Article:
|Up to 12 inches (30 cm)
|Minimum Tank Size
|55 gallons (208 L)
|Food & Diet
|Omnivorous bottom feeder
|Barbs, rasboras, danios, and tetras
|Not captive bred
|It may be susceptible to Ich.
Table of Contents
Horseface Loach Care
Horseface Loach (Acanthopsis Choirorhynchos) is a river-dwelling loach fish that is native to Southeast Asia. A distinctive shape, the aptly-named fish is known for its elongated, horse-like snout.
This fish is a great addition to your tank, but you’ll want to ensure you’re prepared to care for it.
We’ll tell you everything you may need to know if you consider adding this special fish to your aquarium!
First, let’s cover the basics and answer some questions: What will you (and your tank) need to successfully house a Horseface Loach?
Horseface Loach Temperature
As the Horseface Loach is native to a more tropical climate, they thrive in temperatures ranging from about 77-83°F (25-28°C).
The water in your tank should be slightly acidic, ranging from 6.0 to 6.5.
Horseface Loach Size
The size of your Horseface Loach can vary. They tend to grow to 20 cm in captivity, while in the wild, they can sometimes grow up to 30 cm long.
Horseface Loach Tank Size
The minimum tank size for Horseface Loach is 55 gallons (208 L). Juvenile specimens can be kept in smaller tanks of approximately 30 gallons (114 L). However, the tank should be upgraded to a larger size of at least 55 gallons (208 L) as soon as possible. In addition, if a group of these fish is in the same tank, a 75-gallon (284 L) tank or larger tank should be considered.
Horseface Loach Food & Diet
When it comes to food, luckily, the Horseface Loach is no picky eater.
Out of captivity, the Horseface Loach will feed on small crustaceans or insect larvae, but in captivity, the Loach will accept most commercial foods.
However, no matter what you feed them, you must ensure the food you provide is getting to the bottom of your tank— that’s where they’ll feed.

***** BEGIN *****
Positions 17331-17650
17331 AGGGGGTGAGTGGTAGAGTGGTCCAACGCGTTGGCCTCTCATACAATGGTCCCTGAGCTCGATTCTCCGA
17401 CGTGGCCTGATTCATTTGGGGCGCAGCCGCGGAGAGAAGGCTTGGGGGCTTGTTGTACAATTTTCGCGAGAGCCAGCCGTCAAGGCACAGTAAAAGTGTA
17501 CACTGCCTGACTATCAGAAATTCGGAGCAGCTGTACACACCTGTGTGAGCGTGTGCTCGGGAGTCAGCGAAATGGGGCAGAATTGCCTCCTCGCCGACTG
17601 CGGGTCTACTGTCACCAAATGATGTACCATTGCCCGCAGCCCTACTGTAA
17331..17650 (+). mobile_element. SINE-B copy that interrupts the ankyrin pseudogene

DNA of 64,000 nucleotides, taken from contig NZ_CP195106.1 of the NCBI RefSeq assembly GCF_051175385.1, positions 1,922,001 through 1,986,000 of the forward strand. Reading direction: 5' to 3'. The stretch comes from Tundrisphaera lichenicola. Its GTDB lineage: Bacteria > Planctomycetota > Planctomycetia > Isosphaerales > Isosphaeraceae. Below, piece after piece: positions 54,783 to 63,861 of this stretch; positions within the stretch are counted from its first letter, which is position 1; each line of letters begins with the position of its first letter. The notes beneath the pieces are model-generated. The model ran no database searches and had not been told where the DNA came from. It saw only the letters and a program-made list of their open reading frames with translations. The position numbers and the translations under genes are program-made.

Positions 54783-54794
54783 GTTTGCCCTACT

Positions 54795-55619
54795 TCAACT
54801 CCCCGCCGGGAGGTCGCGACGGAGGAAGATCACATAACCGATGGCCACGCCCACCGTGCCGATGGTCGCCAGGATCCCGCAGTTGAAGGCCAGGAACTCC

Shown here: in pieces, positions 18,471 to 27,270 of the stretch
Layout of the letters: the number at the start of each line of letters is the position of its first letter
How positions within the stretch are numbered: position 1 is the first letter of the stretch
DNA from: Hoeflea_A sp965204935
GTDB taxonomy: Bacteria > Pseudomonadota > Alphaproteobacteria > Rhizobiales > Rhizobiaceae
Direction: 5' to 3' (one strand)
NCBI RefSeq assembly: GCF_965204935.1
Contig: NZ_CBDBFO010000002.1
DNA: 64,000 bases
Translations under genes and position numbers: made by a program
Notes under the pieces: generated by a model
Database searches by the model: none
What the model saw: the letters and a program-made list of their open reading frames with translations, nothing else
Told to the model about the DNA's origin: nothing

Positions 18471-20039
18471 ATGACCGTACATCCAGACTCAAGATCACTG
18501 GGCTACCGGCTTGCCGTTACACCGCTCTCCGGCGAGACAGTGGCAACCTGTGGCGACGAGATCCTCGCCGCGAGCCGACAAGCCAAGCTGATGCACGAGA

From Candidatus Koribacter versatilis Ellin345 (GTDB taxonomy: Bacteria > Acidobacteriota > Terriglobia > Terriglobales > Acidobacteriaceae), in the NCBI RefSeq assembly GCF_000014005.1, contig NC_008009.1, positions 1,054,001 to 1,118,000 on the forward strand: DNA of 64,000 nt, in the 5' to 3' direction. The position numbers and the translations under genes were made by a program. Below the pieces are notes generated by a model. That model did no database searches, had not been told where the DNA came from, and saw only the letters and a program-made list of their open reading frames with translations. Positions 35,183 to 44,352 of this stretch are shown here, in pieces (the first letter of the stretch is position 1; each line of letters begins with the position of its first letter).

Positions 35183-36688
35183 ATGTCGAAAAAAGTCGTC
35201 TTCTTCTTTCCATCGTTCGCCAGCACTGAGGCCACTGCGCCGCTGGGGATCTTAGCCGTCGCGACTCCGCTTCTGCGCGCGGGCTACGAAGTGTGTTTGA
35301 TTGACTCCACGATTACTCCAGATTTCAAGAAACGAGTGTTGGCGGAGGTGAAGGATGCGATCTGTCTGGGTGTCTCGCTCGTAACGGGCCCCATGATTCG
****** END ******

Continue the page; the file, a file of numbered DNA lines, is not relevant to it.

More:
Sinking pellets are optimal to ensure that the food gets to the bottom and your Loach doesn’t go hungry!
To ensure your fish are staying healthy, plan on offering a variety of foods. High-quality dried foods are great but are sure to supplement that with live and frozen invertebrates. Brine shrimp, bloodworms, and daphnia are all good choices for keeping your Loach happy. But be sure to lodge any live food at the bottom of your tank. Oh, and an added perk of adding this fish to your tank? They eat any pest snails.
Making sure this fish gets the right foods (and enough of them) can help you keep it for a long time.
Horseface Loach Lifespan
Horseface Loaches can live up to 12 years in the wild and often surpass a decade in captivity. You’re in for a long haul with this fish!
Horseface Loach Tank Mates
The Horseface Loach is mostly a nocturnal fish, coming out at night to explore the tank. During the day, this fish will burrow in your aquarium substrate while sneaking wary glances at the other tank inhabitants.
The Horseface Loach is a pretty laid-back, easy-going fish, and it likes others who are the same. That being said, when they aren’t burrowed under your aquarium’s substrate, they move quite quickly, which can be off-putting to extremely passive fish.